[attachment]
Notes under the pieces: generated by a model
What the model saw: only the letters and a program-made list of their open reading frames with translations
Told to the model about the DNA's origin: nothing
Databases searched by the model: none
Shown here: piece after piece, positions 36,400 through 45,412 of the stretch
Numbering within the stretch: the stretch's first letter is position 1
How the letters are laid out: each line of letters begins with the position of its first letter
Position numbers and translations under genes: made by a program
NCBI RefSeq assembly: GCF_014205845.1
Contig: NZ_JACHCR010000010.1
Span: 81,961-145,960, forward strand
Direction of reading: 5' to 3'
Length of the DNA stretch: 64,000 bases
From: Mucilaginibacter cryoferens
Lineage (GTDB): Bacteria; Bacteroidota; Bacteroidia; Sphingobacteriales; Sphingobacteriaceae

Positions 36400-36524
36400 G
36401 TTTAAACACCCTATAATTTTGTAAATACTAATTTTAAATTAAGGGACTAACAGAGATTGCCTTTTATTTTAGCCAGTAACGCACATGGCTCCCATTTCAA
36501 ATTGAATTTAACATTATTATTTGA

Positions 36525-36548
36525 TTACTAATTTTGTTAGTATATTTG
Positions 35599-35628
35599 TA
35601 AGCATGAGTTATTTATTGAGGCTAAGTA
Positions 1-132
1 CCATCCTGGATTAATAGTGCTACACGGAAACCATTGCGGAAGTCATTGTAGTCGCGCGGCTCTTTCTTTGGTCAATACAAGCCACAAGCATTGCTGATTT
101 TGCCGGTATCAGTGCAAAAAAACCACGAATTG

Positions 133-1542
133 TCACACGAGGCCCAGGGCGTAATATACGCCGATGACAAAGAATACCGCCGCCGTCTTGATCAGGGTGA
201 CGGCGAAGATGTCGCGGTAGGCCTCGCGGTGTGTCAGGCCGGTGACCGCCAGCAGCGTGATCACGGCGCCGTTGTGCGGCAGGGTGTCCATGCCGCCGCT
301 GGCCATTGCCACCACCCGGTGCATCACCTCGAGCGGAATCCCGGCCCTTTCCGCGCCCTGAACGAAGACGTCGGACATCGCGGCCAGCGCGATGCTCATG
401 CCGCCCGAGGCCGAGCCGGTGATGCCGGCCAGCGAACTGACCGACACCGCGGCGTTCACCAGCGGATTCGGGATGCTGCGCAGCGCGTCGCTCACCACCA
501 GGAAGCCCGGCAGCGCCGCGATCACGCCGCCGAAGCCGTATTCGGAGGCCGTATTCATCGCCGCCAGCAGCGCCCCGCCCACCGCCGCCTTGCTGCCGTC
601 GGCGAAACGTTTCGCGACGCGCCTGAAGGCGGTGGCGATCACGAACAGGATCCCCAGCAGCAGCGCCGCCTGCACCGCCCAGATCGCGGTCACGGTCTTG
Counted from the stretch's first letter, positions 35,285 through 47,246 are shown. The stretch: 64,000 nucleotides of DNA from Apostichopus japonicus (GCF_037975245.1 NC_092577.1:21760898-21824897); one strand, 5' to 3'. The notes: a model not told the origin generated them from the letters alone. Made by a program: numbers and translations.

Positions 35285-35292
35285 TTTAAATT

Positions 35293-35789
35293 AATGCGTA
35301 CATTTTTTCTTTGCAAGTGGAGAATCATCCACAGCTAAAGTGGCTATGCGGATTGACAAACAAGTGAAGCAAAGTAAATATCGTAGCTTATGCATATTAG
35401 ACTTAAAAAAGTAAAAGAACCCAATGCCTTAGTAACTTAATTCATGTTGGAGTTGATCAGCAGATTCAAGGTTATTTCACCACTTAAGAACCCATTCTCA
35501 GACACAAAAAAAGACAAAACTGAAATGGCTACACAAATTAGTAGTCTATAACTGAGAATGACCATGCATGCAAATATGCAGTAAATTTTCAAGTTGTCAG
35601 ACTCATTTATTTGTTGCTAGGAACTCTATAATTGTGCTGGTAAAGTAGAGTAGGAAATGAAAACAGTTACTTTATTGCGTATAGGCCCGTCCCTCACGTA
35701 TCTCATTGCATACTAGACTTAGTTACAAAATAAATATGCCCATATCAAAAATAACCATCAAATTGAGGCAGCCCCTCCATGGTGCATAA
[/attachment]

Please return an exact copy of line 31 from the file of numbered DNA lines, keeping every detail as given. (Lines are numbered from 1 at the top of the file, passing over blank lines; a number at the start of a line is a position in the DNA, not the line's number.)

301 GGCCATTGCCACCACCCGGTGCATCACCTCGAGCGGAATCCCGGCCCTTTCCGCGCCCTGAACGAAGACGTCGGACATCGCGGCCAGCGCGATGCTCATG